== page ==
Preachers often face the same fate. Sometimes, being in the pulpit can feel like that scene from the Monty Python movie, “Life of Brian”

Jesus is delivering his famous Sermon on the Mount and says, “Blessed are the peacemakers”. 

Someone in the crowd doesn’t hear clearly and asks, “What was that?” 

A man - clearly visiting from England, responds, “I think it was 'Blessed are the cheesemakers.’” 

A woman - also apparently from England - asks, “Ahh, what's so special about the cheesemakers?” 

Her husband answers with great authority, “Well, obviously, this is not meant to be taken literally. It refers to any manufacturers of dairy products.”

I don’t know a seasoned preacher who can’t relate to that scene. Which is why a seasoned preacher figures out that in this passage, Jesus is preaching to multiple audiences and has something for each one – his disciples, the tax collectors and sinners and the Pharisees and other religious leaders – to hear.  Especially the Pharisees who are "not at all pleased" either at what Jesus is saying or the fact that he is saying it in front of tax collectors and sinners.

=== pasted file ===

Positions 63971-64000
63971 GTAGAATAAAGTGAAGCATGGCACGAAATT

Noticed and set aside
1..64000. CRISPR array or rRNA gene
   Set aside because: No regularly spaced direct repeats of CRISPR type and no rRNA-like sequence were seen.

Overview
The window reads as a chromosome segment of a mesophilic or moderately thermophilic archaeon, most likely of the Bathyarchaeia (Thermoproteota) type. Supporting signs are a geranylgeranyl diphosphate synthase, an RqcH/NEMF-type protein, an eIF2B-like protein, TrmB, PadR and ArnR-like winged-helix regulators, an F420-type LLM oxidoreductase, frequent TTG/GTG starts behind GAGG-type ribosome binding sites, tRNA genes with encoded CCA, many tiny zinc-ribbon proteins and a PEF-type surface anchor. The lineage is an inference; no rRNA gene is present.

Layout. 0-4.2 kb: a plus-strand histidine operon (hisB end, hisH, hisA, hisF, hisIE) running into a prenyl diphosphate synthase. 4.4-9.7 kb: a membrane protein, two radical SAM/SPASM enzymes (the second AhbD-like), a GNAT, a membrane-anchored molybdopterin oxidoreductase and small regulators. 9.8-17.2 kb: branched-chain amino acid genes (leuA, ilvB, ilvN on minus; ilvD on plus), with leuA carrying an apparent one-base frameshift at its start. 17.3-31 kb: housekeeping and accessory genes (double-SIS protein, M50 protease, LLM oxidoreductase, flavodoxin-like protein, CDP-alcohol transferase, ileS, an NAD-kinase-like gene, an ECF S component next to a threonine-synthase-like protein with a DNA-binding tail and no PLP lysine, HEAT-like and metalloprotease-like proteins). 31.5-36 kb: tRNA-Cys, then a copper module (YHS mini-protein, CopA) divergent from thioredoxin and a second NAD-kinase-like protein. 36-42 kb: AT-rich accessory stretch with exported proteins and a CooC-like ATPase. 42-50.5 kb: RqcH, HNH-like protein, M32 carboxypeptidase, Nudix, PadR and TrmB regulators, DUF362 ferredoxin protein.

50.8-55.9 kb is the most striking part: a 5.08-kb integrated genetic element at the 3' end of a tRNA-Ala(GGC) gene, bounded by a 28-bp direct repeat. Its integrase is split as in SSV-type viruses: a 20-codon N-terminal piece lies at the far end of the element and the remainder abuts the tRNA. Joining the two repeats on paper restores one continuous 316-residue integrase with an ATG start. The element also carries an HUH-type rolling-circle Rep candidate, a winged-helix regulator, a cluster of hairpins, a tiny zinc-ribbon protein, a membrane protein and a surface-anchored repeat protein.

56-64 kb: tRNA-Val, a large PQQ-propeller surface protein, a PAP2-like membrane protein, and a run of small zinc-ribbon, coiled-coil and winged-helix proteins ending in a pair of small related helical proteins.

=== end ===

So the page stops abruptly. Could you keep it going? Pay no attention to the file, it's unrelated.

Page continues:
I suspect he wants his disciples to hear all of the different perspectives, which may be why Luke obliges and includes everything Jesus says, even though it may leave us scratching our heads in confusion.

I want to imagine ourselves hearing these words from the perspective of the “men and women of doubtful reputation” who were hanging around Jesus, listening intently. I want us to hear Jesus suggest that we should be shrewd in using our resources to gain friends.